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Since Clinton left the White House, the Democratic decline among older and blue-collar whites has continued, even accelerating under Obama. But Obama triumphed twice anyway by assembling a more consistently left-leaning coalition centered on millennials, minorities, and socially liberal whites (especially college-educated and single women). I've called that alignment the "coalition of the ascendant," because its groups are all growing within the electorate, boosting Democrats.
These changes have recast the party. In 1992, white voters without a college education, usually the most socially conservative voters, made up 60 percent of all Americans who identified as Democrats, according to surveys by the nonpartisan Pew Research Center. By 2014, Pew found, those noncollege whites represented just 35 percent of Democrats. Over that same period, college-educated whites grew from 15 to 20 percent of Democrats, and minorities soared from about 25 percent to 45 percent of the party.
This reconfigured Democratic coalition has tilted left since Bill Clinton's day, especially on social issues. In Pew polls, the share of Democrats who think immigrants benefit American society more than they burden it jumped from 32 percent in 1994 to 68 percent by 2014; likewise, the share of Democrats who say society should accept homosexuality rose 20 points over that period (almost double the change among Republicans).
This new party consensus has allowed—and even required—both Obama and Hillary Clinton to replace Bill Clinton's cultural centrism with reliably liberal positions on social issues, including immigration and gay rights. "On virtually every cultural issue, Democrats have staked out very clear positions in ways that Bill Clinton had to do much more gingerly in 1992," says Matt Bennett, senior vice president at Third Way, a centrist Democratic group. "He had to pick his way very carefully through a minefield in ways that she just doesn't." The shift extends throughout the party. In 1996, 32 Democratic senators supported the Defense of Marriage Act; last year, no Democratic senator voted against legislation guaranteeing equal workplace treatment for gays.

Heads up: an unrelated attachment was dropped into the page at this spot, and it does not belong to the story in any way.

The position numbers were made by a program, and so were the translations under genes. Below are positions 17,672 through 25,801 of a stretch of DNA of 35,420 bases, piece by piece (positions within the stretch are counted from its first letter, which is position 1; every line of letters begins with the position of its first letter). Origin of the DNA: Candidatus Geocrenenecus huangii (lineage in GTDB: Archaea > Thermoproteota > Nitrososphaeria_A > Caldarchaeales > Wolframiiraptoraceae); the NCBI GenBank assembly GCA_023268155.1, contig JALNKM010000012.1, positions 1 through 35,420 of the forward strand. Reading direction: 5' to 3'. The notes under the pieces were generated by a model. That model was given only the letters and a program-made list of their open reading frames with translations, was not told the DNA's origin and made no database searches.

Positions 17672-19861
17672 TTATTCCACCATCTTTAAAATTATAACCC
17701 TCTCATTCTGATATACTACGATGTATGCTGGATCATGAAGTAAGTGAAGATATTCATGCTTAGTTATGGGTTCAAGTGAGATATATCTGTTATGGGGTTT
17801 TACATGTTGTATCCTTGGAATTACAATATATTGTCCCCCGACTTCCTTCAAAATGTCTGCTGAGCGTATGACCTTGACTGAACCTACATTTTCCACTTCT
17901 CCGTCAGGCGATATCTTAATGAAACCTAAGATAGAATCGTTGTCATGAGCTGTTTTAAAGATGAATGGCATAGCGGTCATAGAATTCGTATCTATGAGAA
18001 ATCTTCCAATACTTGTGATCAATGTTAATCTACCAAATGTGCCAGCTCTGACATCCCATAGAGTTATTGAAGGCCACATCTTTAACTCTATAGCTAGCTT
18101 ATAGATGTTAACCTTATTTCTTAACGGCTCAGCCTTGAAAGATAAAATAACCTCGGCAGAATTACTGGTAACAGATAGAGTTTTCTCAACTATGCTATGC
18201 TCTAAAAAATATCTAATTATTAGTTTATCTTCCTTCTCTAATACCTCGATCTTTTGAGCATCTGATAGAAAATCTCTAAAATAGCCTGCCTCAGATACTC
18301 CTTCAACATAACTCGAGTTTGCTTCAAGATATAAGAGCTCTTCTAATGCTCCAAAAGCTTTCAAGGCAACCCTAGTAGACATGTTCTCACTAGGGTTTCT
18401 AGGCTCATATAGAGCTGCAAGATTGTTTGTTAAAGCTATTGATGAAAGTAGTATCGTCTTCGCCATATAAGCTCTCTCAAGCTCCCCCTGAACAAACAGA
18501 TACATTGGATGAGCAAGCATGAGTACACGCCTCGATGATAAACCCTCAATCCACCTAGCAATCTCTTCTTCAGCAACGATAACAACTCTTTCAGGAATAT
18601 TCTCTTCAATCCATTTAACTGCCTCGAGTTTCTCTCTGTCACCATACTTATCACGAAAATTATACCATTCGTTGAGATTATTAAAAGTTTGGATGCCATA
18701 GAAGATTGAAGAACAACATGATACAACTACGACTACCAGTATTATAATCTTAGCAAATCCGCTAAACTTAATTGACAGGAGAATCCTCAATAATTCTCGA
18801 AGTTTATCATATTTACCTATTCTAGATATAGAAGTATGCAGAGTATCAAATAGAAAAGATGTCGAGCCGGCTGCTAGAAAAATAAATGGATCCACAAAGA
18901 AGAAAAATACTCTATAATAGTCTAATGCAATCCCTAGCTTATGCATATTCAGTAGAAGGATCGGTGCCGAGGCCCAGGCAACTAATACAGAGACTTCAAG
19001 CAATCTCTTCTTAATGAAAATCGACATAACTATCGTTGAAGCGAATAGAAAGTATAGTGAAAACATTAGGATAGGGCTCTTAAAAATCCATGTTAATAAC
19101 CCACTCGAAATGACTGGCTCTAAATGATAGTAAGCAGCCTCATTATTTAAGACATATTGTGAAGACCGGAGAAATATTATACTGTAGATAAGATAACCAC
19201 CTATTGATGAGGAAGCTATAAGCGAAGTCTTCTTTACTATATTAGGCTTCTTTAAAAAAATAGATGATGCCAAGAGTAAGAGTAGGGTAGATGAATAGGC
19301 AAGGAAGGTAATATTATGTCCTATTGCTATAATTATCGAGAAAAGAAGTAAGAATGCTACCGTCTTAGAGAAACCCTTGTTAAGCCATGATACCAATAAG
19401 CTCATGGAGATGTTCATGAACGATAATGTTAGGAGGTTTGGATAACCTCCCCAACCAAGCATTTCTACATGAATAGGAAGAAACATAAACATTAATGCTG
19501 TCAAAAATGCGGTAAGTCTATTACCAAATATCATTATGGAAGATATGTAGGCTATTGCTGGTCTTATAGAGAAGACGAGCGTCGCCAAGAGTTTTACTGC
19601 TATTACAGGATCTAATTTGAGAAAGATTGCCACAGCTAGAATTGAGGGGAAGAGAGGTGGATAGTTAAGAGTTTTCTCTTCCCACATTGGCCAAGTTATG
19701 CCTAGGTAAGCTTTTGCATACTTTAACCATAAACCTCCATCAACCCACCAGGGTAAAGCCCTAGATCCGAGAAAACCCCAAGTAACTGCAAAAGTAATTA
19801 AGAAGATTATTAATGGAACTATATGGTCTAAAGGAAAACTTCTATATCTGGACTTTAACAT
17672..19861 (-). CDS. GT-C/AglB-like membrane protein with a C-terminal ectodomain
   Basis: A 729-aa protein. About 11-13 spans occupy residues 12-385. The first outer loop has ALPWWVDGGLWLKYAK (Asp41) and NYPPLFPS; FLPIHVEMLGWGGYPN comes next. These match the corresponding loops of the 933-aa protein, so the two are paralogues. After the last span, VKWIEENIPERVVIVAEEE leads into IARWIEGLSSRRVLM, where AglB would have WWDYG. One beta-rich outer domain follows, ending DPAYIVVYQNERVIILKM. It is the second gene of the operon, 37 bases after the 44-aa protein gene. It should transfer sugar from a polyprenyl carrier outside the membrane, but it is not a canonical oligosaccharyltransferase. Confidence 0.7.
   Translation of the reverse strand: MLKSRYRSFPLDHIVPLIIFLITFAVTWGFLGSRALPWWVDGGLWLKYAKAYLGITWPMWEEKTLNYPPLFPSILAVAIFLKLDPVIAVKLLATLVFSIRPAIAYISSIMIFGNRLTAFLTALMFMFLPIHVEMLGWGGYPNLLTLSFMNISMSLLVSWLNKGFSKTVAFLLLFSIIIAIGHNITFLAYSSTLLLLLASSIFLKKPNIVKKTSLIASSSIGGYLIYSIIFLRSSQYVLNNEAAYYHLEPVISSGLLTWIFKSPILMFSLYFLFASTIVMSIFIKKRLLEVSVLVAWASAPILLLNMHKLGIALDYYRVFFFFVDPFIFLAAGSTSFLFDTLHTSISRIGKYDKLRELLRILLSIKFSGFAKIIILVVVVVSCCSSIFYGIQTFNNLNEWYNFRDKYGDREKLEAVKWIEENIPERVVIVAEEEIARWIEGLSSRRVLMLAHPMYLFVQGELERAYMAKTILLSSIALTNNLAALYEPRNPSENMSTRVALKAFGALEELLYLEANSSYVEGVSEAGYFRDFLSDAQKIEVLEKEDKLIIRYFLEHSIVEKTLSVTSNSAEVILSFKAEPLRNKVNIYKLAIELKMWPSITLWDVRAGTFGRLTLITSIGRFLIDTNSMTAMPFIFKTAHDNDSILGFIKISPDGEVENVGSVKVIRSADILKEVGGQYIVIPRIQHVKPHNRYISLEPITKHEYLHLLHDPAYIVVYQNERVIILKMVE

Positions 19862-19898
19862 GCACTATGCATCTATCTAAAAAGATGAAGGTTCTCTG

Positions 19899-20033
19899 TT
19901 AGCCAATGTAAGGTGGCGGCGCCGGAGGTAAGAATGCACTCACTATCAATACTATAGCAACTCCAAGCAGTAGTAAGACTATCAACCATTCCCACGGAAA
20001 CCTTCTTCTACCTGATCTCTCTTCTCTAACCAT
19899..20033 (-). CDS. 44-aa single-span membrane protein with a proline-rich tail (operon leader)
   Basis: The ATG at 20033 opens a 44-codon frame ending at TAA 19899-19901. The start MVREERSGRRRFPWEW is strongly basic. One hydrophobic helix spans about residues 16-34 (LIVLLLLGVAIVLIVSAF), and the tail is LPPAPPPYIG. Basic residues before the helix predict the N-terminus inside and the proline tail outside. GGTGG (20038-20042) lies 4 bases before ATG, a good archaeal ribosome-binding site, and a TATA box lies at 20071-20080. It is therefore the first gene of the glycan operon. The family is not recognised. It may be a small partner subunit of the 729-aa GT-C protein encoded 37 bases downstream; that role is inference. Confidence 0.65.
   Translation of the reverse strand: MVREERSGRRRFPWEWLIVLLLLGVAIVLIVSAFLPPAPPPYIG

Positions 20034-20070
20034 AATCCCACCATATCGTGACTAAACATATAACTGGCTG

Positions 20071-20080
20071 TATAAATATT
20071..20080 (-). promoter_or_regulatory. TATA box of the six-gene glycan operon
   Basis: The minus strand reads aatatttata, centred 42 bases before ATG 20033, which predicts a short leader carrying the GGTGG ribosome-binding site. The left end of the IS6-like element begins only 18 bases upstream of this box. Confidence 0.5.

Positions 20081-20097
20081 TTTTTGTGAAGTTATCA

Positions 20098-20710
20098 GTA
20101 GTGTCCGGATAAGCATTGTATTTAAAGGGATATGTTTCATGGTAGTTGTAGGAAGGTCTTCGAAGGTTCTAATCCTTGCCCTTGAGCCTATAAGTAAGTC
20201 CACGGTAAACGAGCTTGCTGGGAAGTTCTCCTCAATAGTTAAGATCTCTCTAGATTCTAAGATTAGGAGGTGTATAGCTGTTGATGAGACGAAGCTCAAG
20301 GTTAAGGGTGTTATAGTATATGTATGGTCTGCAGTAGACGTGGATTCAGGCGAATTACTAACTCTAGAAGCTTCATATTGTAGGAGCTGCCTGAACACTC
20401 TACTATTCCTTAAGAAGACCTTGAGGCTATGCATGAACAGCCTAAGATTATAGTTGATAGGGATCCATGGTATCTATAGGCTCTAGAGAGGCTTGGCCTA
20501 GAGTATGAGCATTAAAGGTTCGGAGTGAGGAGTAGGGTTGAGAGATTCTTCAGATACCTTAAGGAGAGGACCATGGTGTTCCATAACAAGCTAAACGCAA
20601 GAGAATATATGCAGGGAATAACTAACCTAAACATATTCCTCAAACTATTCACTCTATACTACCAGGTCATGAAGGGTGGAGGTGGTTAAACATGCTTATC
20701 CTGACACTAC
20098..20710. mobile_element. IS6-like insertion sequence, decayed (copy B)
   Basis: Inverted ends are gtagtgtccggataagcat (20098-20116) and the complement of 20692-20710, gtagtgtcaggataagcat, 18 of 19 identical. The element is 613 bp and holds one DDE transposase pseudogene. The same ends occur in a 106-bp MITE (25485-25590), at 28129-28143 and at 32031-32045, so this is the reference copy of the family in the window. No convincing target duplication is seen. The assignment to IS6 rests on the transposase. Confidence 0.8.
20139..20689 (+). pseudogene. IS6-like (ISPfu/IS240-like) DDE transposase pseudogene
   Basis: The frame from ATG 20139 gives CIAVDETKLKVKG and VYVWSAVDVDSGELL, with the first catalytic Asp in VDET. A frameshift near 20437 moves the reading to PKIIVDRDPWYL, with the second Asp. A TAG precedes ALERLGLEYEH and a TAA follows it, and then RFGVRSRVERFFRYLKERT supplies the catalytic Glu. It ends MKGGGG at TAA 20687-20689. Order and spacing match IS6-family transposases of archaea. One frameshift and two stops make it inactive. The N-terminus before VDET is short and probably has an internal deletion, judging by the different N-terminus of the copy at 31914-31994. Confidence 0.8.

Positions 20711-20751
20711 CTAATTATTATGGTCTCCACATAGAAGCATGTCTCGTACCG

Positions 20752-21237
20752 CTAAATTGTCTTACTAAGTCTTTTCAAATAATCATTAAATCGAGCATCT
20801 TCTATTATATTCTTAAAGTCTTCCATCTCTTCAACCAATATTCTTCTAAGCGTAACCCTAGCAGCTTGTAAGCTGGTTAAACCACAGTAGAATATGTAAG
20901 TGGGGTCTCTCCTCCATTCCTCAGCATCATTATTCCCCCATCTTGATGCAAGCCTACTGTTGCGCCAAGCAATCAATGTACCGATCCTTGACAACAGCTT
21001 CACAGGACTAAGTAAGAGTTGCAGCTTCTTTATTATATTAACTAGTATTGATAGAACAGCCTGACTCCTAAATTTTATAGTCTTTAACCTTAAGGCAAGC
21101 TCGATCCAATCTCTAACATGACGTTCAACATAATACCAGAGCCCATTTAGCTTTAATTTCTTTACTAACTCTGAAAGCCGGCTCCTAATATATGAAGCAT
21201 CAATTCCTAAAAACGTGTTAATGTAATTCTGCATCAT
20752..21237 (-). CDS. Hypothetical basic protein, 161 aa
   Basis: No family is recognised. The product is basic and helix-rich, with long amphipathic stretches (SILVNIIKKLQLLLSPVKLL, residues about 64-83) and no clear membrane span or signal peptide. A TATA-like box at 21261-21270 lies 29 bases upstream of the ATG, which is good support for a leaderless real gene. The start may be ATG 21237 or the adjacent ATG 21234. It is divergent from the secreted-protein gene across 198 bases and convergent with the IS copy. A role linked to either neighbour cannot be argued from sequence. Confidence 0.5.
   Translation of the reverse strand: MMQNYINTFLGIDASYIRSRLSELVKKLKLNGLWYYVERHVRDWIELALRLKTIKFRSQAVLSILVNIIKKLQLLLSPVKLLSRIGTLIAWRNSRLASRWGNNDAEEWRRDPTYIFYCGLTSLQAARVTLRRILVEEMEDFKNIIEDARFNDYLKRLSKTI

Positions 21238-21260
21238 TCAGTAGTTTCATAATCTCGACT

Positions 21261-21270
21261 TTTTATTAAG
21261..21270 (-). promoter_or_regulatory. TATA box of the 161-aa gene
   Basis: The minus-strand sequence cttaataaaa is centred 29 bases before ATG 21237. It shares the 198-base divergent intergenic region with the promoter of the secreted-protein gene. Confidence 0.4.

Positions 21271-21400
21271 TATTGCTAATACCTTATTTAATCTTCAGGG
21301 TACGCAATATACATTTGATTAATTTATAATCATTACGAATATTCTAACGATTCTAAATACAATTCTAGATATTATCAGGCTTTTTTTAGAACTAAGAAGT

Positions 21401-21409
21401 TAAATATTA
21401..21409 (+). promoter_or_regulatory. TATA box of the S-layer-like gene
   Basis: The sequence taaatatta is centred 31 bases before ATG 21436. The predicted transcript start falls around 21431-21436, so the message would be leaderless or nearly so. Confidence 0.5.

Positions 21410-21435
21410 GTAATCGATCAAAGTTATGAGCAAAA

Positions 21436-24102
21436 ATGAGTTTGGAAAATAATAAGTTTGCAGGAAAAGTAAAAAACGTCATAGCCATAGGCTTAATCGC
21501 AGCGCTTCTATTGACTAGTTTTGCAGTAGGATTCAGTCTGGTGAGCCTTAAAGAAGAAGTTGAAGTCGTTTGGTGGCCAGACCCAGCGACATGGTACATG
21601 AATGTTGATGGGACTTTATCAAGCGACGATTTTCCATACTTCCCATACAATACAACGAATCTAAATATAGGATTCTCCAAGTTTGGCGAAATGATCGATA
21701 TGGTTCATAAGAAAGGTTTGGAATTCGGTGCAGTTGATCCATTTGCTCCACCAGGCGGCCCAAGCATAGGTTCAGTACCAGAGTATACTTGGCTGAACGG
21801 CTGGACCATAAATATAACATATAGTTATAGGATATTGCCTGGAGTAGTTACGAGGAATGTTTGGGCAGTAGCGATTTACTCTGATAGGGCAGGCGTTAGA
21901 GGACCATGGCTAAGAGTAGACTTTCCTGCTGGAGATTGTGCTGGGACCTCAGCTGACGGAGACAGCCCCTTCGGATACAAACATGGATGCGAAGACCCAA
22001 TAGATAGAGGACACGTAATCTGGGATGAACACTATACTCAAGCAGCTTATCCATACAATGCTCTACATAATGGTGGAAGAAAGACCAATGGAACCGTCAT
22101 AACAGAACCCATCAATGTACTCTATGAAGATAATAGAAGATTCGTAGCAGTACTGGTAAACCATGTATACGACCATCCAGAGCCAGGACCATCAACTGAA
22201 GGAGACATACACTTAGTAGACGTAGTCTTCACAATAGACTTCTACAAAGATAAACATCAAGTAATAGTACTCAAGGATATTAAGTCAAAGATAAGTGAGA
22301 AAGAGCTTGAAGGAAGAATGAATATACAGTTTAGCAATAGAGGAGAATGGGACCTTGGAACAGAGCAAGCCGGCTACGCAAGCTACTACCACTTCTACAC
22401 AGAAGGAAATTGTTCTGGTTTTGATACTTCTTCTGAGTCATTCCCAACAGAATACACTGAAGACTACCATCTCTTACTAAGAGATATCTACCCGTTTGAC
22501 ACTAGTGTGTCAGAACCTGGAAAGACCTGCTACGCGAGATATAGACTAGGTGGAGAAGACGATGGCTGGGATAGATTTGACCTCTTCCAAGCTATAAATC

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With its buoyant images of same-sex and interracial couples, young parents, and Hispanic brothers speaking in Spanish, Hillary Clinton's announcement video could have doubled as a class photo for the coalition of the ascendant. "There is nothing in that video that says she is going to do the [Bill] Clinton bridge back to culturally conservative whites," says Simon Rosenberg, founder of the Democratic advocacy group NDN.
By contrast, on Tuesday at her first formal campaign event—tellingly held at a small-town Iowa community college—Clinton telegraphed an economic agenda (including expanding access to education and easing the work-life balance) that could appeal to working-class whites. Even today, Democrats can't entirely cede those voters. They remain the decisive voting bloc in aging, preponderantly white Midwest battlegrounds like Ohio, Iowa, and Wisconsin. Obama captured those critical states only by running slightly better among blue-collar and older whites than he did nationally.